Bob Dylan Night 50th Anniversary Concert
Somewhere around 1965, Bob Dylan morphed from folk pop star to perpetually contrarian artist. Born Robert Zimmerman in Minnesota in 1941, by the early '60s, the middle-class Zimmerman had reinvented himself as Bob Dylan, a hokie folk singer channelling the radical spirit of Woody Guthrie. By 1965 Dylan, tired of the inherent limitations of traditional folk music, had teamed up with a crack team of predominantly Canadian musicians and embraced rock’n’roll. In the late '70s Dylan cast aside his Jewish upbringing in favour of Christianity, with his music following suit. Even today, Dylan’s greatest hits concerts are an exercise in radical reinvention of timeless classics. For Bob Dylan, predictability is the enemy of subjective success.
“It’s almost like he’d run out of things to get angry at, so he decided to get angry at his fans,” says Eskimo Joe singer and guitarist Kav Temperley, when I ask him about Dylan’s original about turn in 1965. In early July Temperley will join Josh Pyke, Jebediah’s Kevin Mitchell (aka Bob Evans), Holly Throsby and The Grates’ Patience Hodgson for concerts in Melbourne, Sydney and Brisbane that celebrate Dylan’s artistic legacy, 50 years after the release of Dylan’s debut album.
Temperley’s earliest memories of Dylan derive from his parents’ vinyl music collection. “My parents were hippies,” Temperley says. “I remember hearing Mr Tambourine Man on vinyl – though it was probably The Byrds’ version.”
Later on, as his own musical career began to evolve, Temperley started taking a keen interest in the trio of classic Dylan records – Blonde On Blonde, Blood On The Tracks and The Freewheelin’ Bob Dylan – albums that Temperley says remain his favourite Dylan releases. “Everyone gave shit to Dylan at the time for having a shit voice, but when you go back to those records, it’s great to hear his voice – and you can hear it getting more raggedy as the recording sessions go on,” Temperly laughs. “The great thing about getting into Dylan now, especially for this show, is that you get the opportunity to really immerse yourself in his music, and try and get an idea of where he’s coming from.”
In fact, the mere notion of the ‘essential’ Dylan is, arguably a misnomer: Dylan may have made his name as a folk singer, but has spent the greater part of his musical career confounding critics and fans alike, constructing his own personal mythology (it’s even rumoured that alleged Dylan’s motorcycle crash in 1966 was part of a contrived plan to further that mythology). Temperley agrees that Dylan long ago – with the help of infamous manager Albert Grossman – managed to take control of his own identity. “I think that contrarian thing has maybe become part of who he is,” Temperley says. “In the early days people had an idea of who he was, but then he changed all of that. There’s definitely something appears about that old school rock’n’roll thing and sticking up your middle finger against categorisation. These days we expect artists to reinvent themselves, but it was different back then.”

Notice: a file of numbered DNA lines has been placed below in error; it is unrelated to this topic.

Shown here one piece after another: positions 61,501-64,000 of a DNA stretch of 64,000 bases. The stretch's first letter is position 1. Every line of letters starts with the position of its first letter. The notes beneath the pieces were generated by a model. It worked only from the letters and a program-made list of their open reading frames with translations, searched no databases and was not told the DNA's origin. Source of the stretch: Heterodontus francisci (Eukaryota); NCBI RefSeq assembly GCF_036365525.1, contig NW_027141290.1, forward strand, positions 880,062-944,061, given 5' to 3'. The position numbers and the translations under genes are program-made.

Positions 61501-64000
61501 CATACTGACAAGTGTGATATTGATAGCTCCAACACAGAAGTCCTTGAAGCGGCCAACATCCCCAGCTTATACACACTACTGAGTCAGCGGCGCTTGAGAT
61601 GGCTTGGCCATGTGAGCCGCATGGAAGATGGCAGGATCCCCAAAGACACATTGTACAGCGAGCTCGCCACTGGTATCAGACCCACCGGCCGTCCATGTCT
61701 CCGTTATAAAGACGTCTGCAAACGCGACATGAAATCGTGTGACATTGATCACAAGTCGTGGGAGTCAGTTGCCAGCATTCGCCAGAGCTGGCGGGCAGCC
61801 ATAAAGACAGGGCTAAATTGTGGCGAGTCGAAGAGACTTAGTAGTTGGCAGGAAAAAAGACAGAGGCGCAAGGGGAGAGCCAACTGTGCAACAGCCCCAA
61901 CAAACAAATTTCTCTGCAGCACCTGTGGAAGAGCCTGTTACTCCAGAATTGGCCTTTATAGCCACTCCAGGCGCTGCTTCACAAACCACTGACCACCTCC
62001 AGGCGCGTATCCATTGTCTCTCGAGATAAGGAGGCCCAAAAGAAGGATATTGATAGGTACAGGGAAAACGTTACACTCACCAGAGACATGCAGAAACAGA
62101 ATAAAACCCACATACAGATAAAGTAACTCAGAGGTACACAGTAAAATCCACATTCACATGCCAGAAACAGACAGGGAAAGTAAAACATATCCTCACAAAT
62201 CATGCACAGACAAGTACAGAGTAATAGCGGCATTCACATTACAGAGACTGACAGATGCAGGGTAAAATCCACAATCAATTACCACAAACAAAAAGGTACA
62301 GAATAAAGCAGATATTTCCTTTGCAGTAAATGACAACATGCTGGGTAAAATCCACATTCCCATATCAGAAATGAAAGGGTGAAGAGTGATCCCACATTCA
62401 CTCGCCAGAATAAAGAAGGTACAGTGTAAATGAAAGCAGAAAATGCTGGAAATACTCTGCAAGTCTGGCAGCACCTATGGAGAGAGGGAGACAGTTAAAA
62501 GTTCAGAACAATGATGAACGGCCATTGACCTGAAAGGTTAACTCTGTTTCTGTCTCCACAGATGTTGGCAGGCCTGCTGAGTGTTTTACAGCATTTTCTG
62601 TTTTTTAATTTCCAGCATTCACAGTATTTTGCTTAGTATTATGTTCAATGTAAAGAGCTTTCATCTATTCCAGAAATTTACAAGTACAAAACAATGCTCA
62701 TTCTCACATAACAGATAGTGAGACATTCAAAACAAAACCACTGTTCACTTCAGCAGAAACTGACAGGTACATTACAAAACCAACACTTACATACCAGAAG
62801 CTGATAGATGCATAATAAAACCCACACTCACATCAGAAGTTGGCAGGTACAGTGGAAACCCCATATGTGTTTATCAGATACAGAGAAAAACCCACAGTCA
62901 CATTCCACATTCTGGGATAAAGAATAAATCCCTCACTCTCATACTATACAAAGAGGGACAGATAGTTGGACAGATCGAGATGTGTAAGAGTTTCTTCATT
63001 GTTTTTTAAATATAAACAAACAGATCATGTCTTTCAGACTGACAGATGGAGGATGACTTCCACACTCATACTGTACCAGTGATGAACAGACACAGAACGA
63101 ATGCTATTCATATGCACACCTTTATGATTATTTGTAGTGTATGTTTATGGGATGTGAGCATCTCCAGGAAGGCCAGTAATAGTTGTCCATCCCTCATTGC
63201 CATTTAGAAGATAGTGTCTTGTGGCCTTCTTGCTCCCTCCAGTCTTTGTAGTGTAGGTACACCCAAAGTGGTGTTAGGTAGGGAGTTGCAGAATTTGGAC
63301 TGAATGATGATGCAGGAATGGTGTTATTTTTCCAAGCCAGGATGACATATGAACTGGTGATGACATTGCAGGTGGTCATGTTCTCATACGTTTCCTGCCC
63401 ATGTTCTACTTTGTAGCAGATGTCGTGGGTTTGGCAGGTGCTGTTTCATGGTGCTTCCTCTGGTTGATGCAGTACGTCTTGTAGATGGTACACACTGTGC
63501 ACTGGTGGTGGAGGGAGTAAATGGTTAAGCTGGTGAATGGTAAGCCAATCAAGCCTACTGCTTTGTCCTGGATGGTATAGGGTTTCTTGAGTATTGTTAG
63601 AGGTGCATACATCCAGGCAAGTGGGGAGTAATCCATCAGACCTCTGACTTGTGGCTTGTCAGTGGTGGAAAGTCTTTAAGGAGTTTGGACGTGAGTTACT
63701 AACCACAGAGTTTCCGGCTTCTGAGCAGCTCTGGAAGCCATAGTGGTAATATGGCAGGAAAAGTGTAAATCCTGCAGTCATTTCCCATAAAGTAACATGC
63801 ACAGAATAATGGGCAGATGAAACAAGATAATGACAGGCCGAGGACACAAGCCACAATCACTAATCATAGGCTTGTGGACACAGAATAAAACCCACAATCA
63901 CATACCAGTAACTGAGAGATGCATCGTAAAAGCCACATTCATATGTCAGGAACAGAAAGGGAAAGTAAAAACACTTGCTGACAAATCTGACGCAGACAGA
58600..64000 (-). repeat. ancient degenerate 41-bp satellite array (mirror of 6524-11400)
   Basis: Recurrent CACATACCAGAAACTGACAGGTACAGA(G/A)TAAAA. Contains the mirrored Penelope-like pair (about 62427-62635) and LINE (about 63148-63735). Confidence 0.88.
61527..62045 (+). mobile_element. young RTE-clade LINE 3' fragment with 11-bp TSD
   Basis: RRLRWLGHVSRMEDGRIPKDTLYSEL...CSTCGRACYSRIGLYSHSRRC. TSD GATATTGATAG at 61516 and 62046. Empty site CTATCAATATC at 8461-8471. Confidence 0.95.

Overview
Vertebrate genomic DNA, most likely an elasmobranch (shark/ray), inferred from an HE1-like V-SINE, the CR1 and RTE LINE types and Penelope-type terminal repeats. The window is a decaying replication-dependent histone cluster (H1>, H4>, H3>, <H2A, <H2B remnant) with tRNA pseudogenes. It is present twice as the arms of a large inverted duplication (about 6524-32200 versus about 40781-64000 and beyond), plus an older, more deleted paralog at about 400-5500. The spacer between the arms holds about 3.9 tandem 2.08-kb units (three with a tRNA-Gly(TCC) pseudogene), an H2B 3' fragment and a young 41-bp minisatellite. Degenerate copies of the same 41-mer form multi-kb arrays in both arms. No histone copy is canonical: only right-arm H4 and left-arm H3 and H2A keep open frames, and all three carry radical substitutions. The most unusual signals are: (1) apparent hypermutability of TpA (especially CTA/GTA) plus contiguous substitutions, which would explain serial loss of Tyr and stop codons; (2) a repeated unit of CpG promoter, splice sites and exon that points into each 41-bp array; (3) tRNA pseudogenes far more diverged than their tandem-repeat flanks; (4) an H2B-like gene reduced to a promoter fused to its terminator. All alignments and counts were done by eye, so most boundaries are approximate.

For Temperley, the critical Bob Dylan legacy goes to his grass-roots attraction. Dylan conceived his musical career in an era when pop stars were created, buffed and shined by record labels, managers and other pillars of the entertainment industry. “Dylan was one of the first musicians to pick up a guitar who wasn’t a virtuoso,” Temperley says. “I think that’s the really important thing about Dylan – that he showed that you don’t have to be part of the musical elite to pick up a guitar and write some of the greatest songs ever.”
For the upcoming shows, each performer was given the opportunity to choose their favourite Dylan tracks, with other songs then being ascribed for both solo and collaborative performance. Backing the singers will be a crack backing band led by the indomitable Ash Naylor (who, it can be reasonably assured, will cherish the opportunity to pull out some filthy Robbie Robertson licks during Like A Rolling Stone). In addition to his own song choices, Temperley was also given the eight-minute political opus Hurricane to perform. It’s a challenge that has literally kept Temperley awake at night. “I’m really honoured to be doing Hurricane, but I’m shitting my pants,” Kemperley laughs. “I’ve had a lot of people saying how great it is that I’m doing it, but then I ask them if they know the words, and no-one really does! With Dylan, it’s such a wordy thing, and people will want to hear the words.”
While in recent years Dylan himself has managed in his live shows to reinvent his familiar greatest hits catalogue into an almost unrecognisable canon of music, Temperley says the upcoming show will be faithful to the original recorded versions. “Mr Tambourine Man might be a little more like The Byrds, but the least of it will be done by the book – although none of us really sound like Dylan,” Temperley laughs.
BY PATRICK EMERY
The BOB DYLAN NIGHT 50th Anniversary Concert featuring Josh Pyke, Kav Temperley, Kevin Mitchell, Holly Throsby and Patience Hodgson plays the Palais Theatre on Friday July 6.